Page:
by Jamie Bartlett December 04, 2020 3 min read
Does this sounds familiar?
It's the end of your day. Your eyes are frazzled. It's a struggle to keep them open. Any more screen-time and you might just cry.
If your prescription has digits in the ADD box, you could use multifocal lenses. But with a low ADD, perhaps you're not quite ready for them yet.
Maybe there's an in-between solution? (Not varifocals. Not bifocals either.)
Let’s take a closer look at anti-fatigue lenses and how they can help more than just your single visions.
Anti-fatigue lenses provide two corrective powers. The upper portion of the lens aids your distance or intermediate-vision, whilst the lower portion alleviates the strain of close-vision tasks such as reading and screen work.
This little boost helps reduce the visual fatigue you get after long sessions of close-distance focus.
(Every day, right?)
A handy way to get rid of eye strain, blurred vision and even those nasty headaches after a long day at work.
Anti-fatigue lenses are especially helpful if you do a lot of close-vision work. Working with screens all day is the norm and if you already use distance single-vision lenses, anti-fatigue may be the perfect solution for you.
During the working day, the ciliary muscles in your eyes are under constant contraction to focus your eyes on a close distance screen. Over time, this contraction is what causes the strain you’re experiencing.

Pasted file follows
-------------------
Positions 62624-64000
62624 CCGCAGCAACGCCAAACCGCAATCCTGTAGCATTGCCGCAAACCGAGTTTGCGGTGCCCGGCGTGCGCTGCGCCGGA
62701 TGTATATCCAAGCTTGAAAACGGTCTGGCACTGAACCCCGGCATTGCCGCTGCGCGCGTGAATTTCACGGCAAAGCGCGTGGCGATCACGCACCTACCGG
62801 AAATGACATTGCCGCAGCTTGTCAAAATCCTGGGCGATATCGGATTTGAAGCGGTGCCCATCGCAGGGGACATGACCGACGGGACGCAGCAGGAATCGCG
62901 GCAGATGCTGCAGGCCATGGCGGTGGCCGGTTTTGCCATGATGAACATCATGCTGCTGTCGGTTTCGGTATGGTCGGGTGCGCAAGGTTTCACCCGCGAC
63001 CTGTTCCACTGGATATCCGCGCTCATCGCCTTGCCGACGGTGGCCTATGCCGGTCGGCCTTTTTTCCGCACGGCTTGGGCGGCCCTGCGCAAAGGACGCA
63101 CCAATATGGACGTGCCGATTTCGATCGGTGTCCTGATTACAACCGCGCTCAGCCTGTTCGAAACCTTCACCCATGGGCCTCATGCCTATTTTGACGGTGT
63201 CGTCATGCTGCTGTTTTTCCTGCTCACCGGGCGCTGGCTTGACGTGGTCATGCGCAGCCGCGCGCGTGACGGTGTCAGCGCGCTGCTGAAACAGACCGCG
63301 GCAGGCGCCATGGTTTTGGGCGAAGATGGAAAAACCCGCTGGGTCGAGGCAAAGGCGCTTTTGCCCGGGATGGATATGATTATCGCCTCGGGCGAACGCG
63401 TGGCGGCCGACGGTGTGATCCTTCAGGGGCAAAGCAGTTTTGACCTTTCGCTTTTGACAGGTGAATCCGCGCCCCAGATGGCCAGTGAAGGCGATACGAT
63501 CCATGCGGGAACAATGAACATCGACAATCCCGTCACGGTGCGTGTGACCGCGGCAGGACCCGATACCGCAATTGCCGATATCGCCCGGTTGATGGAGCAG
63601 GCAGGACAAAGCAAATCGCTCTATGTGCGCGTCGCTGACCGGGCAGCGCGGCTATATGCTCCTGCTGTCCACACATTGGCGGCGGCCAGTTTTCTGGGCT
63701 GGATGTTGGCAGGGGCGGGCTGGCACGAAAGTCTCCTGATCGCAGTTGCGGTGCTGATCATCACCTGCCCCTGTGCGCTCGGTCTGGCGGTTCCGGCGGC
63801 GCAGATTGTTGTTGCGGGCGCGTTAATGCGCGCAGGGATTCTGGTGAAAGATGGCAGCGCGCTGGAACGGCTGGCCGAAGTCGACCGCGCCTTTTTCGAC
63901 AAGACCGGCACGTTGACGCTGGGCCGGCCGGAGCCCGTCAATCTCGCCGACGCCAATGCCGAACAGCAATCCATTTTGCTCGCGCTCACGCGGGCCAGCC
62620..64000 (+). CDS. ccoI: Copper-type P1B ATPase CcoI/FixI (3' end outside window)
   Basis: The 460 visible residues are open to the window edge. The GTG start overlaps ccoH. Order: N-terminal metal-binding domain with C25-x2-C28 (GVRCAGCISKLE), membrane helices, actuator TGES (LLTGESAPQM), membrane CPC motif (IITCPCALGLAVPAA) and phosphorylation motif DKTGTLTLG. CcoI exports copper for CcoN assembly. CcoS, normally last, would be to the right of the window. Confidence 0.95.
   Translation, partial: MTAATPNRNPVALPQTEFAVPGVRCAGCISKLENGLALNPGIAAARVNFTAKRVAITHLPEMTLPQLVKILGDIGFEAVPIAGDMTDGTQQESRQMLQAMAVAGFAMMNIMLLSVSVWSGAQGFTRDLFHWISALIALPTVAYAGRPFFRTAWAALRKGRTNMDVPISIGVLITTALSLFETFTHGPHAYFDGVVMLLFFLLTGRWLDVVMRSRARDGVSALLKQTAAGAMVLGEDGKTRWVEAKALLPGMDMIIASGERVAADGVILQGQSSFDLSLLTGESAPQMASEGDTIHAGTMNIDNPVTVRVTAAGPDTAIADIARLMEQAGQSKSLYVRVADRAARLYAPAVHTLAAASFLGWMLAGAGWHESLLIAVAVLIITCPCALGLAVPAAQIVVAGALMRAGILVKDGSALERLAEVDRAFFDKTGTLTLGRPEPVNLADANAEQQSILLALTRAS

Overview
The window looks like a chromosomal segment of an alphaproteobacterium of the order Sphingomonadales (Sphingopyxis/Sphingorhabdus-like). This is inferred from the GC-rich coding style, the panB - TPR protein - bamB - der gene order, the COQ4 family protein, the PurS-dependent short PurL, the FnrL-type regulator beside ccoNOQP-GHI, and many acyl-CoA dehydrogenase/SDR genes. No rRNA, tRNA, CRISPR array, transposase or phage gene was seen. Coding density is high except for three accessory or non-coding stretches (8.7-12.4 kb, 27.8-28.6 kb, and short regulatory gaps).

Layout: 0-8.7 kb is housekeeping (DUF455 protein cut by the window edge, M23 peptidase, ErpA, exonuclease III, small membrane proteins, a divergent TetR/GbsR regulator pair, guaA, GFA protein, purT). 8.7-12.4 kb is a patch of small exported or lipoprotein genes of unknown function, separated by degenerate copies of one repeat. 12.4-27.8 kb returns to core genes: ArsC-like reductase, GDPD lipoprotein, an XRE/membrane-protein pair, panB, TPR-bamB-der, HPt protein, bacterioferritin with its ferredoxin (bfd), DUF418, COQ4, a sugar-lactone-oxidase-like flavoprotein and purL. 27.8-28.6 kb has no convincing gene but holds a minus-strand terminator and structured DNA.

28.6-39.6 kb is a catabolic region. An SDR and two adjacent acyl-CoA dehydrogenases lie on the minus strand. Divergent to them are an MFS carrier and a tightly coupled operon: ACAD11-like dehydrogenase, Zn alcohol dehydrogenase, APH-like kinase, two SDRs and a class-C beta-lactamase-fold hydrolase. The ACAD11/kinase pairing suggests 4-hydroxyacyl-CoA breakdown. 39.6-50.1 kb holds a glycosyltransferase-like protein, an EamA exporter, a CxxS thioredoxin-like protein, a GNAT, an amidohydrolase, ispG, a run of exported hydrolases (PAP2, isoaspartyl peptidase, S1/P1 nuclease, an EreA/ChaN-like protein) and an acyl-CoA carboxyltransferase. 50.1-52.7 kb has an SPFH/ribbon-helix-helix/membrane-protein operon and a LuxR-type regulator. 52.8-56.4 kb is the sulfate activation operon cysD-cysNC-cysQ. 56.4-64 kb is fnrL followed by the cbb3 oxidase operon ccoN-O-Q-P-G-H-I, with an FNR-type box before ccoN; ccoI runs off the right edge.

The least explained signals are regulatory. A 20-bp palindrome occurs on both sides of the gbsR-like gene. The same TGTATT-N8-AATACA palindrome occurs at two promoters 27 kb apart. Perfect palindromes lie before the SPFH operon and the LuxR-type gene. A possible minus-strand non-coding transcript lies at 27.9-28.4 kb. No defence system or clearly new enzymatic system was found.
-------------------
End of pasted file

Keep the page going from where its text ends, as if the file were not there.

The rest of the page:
Anti-fatigue lenses gently reduce this strain to minimise your visual fatigue.
In 2021, CR39 anti-fatigue lenses start at approximately £120 including anti-glare and and-scratch coatings in a standard (1.50) index.
Various options are available if you need thinner (high index) lenses. Click here to get in touch if you’re considering them for your next glasses.
At approximately three times the price of standard single vision lenses, anti-fatigue lenses are worth the extra cost if you experience visual fatigue after long durations of close distance tasks.
They can alleviate tired eyes, blurred vision and/or headaches from reading, writing or intense screen work.
Anti-fatigue lenses are primarily for distance-vision correction but provide the additional benefit of close-vision aid in the lower portion of the lens. This is not the same as a progressive (varifocal) lens as these lenses provide specific correction for all three vision zones. Close, intermediate and distance.
For a more detailed comparison between anti-fatigue lenses vs progressive lenses, click here.
Anti-fatigue lenses are primarily used by those who already need distance single vision lenses but don’t yet require progressive lenses. Generally, if you’re below the age of 40, these lenses are a good solution for reducing visual fatigue for long durations of close-vision tasks.
Anti-fatigue is a type of dual correction lens to aid close-vision tasks, whilst blue light blocking is a type of lens coating.
To reduce your exposure to HEV, you can opt to have an anti-blue-light coating applied to your single vision, or multi-focal lenses. To learn more about the effects of blue light, click here.
Like any corrective eyewear, you can wear anti-fatigue glasses all the time. The upper portion of these lenses will aid your distance vision whilst the lower portion will assist your close-vision focus.
Hopefully, you found this guide useful.
As there are so many lens types, materials, indexes and coatings, you can always get in touch to ask us your questions.
Thanks for stopping by.
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